New registration requirements

If you use personal data in your work you are legally obliged to register here during 1 Jan - 28 Feb.
More details at odpa.gg/2021.

Press Release:

ODPA registration exemptions extended

Published: 28 October 2019

Anyone who is currently exempt from the legal requirement to register with the Office of the Data Protection Authority (ODPA) will now continue to be exempt until January 2021.

This means that any local entity (such as small businesses and sole traders) who currently meet the exemption criteria (find out what these are here) will not need to register with the ODPA until the beginning of 2021.

From 1 January 2021 all exemptions to registering with the ODPA will end, and any local entity doing anything with personal data will be legally obliged to register with the ODPA and pay a small annual fee that will contribute towards the ODPA’s operational costs.

The ODPA is an independent regulator and as such must be financially independent. It is working with the States of Guernsey towards agreeing a self-funding model which meets its operational costs mostly from annual fees paid by registered entities, rather than taxpayers.

It has taken longer than expected for the States of Guernsey and the ODPA to agree and implement a self-funding model. Because of this delay the Committee for Home Affairs will shortly be extending the current registration exemptions. They were due to end on 31 December this year, but will now continue until 31 December 2020.

Emma Martins, the Bailiwick’s Data Protection Commissioner commented on the extension.
‘For the past year we have been working hard to try to reach agreement with the States of Guernsey on how the ODPA’s operational activities are funded. Above all else, we want to ensure that we agree on a fair, low-cost, low-admin model that allows local businesses to concentrate their efforts on running their businesses well, rather than filling in bureaucratic forms. We continue to pursue that goal.’

Below are some Q&As around what this means for local businesses and other entities:    

Q: I’m confused – what exactly does this mean for local organisations and other entities who process personal data?
A: If you are a currently registered entity, everything stays the same as it is now. Just carry on renewing your annual registration as you always have done. You will be automatically notified if anything changes.

A: If you are currently exempt from registration, you will continue to be exempt until January 2021. But please remember: you are only exempt from registration, you are not exempt from complying with the local data protection law. Access advice, guidance, and resources on compliance here.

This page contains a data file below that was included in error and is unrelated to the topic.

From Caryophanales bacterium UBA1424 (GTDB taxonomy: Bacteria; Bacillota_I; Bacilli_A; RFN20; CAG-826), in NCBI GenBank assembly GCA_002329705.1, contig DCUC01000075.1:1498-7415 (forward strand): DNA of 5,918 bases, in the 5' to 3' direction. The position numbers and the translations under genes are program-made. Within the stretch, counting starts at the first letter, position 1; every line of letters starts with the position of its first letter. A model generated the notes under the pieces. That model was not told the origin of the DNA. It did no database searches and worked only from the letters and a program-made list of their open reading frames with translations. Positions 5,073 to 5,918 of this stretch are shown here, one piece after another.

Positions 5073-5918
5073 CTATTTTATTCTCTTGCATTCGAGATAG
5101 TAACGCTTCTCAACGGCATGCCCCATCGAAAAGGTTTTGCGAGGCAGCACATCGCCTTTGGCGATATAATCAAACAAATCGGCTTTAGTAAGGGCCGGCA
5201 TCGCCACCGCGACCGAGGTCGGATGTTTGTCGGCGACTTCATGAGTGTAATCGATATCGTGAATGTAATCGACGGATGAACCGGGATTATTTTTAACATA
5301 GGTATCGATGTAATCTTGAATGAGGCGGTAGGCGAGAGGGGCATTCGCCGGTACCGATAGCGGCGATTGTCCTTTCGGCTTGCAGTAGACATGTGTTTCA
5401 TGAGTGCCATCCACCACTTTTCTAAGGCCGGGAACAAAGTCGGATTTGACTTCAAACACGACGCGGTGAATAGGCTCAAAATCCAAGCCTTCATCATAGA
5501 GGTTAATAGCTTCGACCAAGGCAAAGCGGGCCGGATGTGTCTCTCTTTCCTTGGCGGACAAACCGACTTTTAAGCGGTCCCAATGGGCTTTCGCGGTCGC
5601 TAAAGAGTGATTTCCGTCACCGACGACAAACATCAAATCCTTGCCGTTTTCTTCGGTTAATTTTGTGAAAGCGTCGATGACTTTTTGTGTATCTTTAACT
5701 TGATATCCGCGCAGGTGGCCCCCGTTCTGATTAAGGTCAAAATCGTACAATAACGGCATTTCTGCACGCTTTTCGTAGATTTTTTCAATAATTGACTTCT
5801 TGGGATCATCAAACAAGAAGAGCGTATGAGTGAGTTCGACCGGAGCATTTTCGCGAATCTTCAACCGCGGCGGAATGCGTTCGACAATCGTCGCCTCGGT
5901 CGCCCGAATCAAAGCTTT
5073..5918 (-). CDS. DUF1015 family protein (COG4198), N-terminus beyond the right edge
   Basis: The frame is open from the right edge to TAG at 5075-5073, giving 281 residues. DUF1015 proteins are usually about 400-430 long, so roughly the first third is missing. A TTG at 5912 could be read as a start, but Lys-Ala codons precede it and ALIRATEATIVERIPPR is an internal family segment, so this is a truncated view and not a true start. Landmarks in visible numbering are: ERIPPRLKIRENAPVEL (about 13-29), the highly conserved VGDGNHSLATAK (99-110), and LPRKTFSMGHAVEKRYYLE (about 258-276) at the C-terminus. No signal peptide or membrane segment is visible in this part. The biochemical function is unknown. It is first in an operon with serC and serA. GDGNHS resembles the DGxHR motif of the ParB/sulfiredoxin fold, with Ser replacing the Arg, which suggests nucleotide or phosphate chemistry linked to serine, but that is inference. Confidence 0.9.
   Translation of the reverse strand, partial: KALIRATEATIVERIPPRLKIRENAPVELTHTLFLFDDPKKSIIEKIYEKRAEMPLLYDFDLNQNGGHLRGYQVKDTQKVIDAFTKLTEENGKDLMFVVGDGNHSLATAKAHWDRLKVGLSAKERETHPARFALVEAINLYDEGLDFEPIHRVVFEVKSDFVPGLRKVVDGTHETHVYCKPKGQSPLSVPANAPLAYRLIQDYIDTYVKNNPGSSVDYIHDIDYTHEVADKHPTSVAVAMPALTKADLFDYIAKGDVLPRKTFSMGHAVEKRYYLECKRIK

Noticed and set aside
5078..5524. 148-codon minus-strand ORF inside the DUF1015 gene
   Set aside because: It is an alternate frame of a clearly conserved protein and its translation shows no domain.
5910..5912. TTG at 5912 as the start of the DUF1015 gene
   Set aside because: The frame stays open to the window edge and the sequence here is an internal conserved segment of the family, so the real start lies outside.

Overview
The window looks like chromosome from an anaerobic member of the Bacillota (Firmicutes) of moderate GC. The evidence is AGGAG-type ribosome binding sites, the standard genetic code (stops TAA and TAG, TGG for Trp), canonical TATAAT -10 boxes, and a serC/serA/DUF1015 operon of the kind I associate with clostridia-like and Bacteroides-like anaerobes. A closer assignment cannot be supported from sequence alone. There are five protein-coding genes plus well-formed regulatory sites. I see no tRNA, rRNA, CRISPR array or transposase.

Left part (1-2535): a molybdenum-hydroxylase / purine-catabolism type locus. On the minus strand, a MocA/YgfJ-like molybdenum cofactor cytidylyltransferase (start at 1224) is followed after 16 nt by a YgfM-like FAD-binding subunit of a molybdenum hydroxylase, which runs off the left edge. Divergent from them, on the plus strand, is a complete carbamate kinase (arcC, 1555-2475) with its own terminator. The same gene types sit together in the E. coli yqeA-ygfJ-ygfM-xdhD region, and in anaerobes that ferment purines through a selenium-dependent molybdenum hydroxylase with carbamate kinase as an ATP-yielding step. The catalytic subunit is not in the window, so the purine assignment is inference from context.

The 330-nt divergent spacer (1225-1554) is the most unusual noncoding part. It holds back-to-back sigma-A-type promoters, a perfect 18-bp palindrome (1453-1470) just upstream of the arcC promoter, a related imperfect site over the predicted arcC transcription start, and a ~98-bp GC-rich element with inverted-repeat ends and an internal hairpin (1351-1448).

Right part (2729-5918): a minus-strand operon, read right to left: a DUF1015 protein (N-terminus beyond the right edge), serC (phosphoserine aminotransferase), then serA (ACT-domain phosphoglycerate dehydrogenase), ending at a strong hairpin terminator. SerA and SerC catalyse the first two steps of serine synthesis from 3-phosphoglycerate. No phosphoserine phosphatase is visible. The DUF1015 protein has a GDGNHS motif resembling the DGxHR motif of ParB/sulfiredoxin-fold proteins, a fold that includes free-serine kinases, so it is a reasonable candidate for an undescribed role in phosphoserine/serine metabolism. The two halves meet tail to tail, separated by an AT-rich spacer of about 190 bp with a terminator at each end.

Q: How do I know if I’m exempt or not?
A: The following three groups of entities are exempt from registration until January 2021:
  1. entities who only process data for accounts and record-keeping for core business purposes, for staff administration and to market their own goods or services;
  2. entities who only process data under instructions given by another entity;
  3. entities who have charity or not-for-profit
If you’re still not sure if any of the above exemptions apply to you, please read our guidance document: Exemptions to Registration.

Q: Why are the exemptions being extended?

A: It has taken longer than expected for The States of Guernsey and The Data Protection Authority to reach agreement on a self-funding model.

In November 2018 The Data Protection Authority and the Committee for Home Affairs submitted a joint proposal to the Policy & Resources Committee outlining an innovative, low-cost, low-admin, equitable self-funding model that would involve automatically tacking on a ‘data protection fee’ to Guernsey Registry’s annual validation process. The proposed fee was 10% of any given entity’s annual validation fee (i.e. £25 - £50 per entity, per year).

This model was supported by the Policy & Resources Committee, but the Committee for Economic Development could not support it.

All parties continue to work closely with the aim of developing a model that everyone can support, and that works for local businesses. Whilst the details of the model are being worked out it makes sense to maintain the status quo (i.e. keep exemptions in place) to minimise disruption to Bailiwick organisations.

Q: What is going to happen in January 2021?
A: On the 1 January 2021 (or perhaps earlier, if a workable self-funding model can be implemented) all exemptions to registration will cease. Any entity who is doing anything with personal data will be legally obliged to register with the ODPA for the first time. There is an annual fee associated with this registration, which each entity must pay. This annual fee goes toward funding the ODPA’s operational activity. It is not yet clear what the annual fee will be, but The Data Protection Authority would like it to be low (between £25-£50/year per entity).

Q: 1 January 2021 is a public holiday and my office will be closed. Do I need to register on that specific day?
A: No, you can register at any point in the normal working days leading up to 1 January 2021 if you wish. The ODPA are exploring the possibility of an amnesty period for the month of January 2021 to give local organisations more time to register, details on whether this is possible will be announced in due course.

Q: The ODPA annual registration fee is currently £50, will I have to pay more from 2021?